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Power outage - why not put the power lines underground?

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elf Donating Member (805 posts) Send PM | Profile | Ignore Sun Aug-28-11 07:30 AM
Original message
Power outage - why not put the power lines underground?



I live since 15 years in the USA. We lost power in Atlanta, Seattle and Miami.
The biggest problem after heavy storms is always the loss of power.
In Germany all power lines are underground.
Why not do it here, at least in towns and cities? It's expansive but in the long run it safes a lot of problems!
It could create right now a lot of jobs.
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qanda Donating Member (1000+ posts) Send PM | Profile | Ignore Sun Aug-28-11 07:32 AM
Response to Original message
1. I am so grateful that our power lines are underground
We are one of the few neighborhoods to still have power in AA County, MD.
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canoeist52 Donating Member (1000+ posts) Send PM | Profile | Ignore Sun Aug-28-11 07:37 AM
Response to Original message
2. Now that would be a great stimulus project!
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bluestate10 Donating Member (1000+ posts) Send PM | Profile | Ignore Sun Aug-28-11 07:43 AM
Response to Reply #2
7. Sure would. But no one will fund such a project.
What is needed in this country now is an ultra, ultra rich person that has a sense of civic responsibility and is willing to spend reams of money for the public good, without expecting anything in return except satisfaction.
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elf Donating Member (805 posts) Send PM | Profile | Ignore Sun Aug-28-11 07:46 AM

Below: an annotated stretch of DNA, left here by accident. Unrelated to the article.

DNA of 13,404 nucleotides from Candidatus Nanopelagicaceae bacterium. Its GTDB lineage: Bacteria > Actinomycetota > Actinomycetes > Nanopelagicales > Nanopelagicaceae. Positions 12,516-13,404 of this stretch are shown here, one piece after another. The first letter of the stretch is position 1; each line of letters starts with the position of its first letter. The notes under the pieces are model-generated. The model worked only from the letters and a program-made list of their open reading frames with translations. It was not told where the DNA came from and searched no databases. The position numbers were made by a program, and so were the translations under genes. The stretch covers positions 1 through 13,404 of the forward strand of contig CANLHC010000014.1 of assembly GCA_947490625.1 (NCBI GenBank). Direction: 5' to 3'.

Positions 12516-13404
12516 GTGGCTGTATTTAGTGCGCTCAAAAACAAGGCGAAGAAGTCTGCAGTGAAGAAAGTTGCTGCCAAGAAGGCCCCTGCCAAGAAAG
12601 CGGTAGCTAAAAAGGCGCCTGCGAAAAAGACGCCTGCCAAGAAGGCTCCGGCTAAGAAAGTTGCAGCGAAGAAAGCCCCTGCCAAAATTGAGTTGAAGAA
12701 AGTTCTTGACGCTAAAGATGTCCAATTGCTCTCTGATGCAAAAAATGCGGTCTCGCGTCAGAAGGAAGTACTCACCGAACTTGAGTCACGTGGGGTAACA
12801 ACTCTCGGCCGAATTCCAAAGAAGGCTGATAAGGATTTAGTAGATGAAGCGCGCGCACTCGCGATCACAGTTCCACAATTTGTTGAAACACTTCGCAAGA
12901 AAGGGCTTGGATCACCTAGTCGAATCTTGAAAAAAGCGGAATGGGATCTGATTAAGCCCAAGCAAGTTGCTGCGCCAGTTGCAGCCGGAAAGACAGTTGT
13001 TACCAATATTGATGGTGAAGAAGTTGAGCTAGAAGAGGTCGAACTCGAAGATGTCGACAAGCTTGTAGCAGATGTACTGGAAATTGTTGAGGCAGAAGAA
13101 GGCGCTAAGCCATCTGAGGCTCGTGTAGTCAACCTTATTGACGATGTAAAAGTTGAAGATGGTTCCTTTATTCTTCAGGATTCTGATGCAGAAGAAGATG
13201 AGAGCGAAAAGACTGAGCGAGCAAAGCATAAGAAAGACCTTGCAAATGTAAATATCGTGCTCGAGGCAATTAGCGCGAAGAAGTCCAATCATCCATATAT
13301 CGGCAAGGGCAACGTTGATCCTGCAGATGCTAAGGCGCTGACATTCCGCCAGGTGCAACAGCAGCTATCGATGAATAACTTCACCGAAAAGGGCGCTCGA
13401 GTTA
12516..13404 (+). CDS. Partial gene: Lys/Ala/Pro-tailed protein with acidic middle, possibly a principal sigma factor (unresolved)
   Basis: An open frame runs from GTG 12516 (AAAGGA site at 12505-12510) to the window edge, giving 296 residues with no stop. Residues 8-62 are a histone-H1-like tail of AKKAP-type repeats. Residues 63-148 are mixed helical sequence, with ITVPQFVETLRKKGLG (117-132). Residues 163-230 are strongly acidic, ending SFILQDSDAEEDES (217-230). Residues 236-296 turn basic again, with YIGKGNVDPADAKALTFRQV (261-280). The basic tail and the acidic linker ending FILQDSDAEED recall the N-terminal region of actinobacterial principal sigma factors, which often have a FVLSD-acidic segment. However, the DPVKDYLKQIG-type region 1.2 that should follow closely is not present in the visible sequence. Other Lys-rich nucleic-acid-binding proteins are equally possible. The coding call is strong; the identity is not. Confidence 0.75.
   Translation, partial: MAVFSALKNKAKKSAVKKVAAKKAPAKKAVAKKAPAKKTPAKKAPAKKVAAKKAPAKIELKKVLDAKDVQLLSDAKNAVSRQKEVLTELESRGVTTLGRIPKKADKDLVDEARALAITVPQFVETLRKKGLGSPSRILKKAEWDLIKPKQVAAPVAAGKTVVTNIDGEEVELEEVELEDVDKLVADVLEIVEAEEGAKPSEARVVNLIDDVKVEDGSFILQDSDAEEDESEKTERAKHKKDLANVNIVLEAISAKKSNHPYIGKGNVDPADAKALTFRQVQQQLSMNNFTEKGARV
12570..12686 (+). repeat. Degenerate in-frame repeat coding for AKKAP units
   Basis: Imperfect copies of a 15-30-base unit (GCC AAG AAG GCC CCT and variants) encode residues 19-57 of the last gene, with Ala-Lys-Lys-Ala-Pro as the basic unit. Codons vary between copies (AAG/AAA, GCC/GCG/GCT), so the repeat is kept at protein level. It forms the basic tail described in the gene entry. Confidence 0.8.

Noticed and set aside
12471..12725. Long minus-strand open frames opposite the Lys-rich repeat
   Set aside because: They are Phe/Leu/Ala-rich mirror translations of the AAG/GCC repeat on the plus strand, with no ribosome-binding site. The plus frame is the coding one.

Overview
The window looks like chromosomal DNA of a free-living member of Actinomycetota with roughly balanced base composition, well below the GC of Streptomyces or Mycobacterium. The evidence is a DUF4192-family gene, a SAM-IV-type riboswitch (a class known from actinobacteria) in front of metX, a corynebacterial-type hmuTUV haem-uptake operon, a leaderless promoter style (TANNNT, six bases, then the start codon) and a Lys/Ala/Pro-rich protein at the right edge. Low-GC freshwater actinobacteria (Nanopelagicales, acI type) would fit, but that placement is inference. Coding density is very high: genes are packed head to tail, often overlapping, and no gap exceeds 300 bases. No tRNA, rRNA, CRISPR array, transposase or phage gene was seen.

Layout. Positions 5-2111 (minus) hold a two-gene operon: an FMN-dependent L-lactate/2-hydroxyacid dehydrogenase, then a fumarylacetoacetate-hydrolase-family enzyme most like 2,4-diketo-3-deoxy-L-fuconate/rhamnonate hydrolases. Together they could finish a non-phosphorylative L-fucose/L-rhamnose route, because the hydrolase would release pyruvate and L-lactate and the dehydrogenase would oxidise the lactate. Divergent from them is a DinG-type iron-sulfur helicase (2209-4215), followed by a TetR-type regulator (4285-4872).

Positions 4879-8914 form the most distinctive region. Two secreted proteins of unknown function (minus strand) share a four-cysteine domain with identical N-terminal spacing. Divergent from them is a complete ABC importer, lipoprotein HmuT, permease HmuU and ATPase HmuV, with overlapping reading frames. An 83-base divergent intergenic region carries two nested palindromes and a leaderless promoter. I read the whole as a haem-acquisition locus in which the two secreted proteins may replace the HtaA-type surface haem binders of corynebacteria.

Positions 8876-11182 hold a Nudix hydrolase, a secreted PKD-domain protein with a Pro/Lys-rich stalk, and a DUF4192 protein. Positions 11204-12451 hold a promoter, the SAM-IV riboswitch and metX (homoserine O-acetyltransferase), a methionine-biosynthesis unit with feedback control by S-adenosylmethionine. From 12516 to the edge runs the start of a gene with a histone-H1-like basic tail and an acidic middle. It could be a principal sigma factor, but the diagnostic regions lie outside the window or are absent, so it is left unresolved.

Response to Reply #2
10. Now that would be a great stimulus project!
That is what I'm always thinking about!
Years ago, when in Germany the cable TV was installed you saw in every town or city lots of teams put the cables underground and connect the houses. Lots of jobs for a lot of people.
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bananas Donating Member (1000+ posts) Send PM | Profile | Ignore Sun Aug-28-11 11:26 AM
Response to Reply #10
45. That's a great idea - we know the weather is going to keep getting worse, too.
And they won't have to trim the trees back from the power lines anymore,
the trees can provide more shade in the summer,
especially over the blacktop used on roads.

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notadmblnd Donating Member (1000+ posts) Send PM | Profile | Ignore Sun Aug-28-11 07:38 AM
Response to Original message
3. Because we don't have money to put into our infrastructure
The rich and the banksters need it more. :sarcasm:
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Tesha Donating Member (1000+ posts) Send PM | Profile | Ignore Sun Aug-28-11 08:48 AM
Response to Reply #3
28. The War Machine is another big drain on our finances.
Edited on Sun Aug-28-11 08:49 AM by Tesha
We spend more than *THE REST OF THE WORLD COMBINED*;
there's no need for that.

Cutting back on "defense" spending would allow huge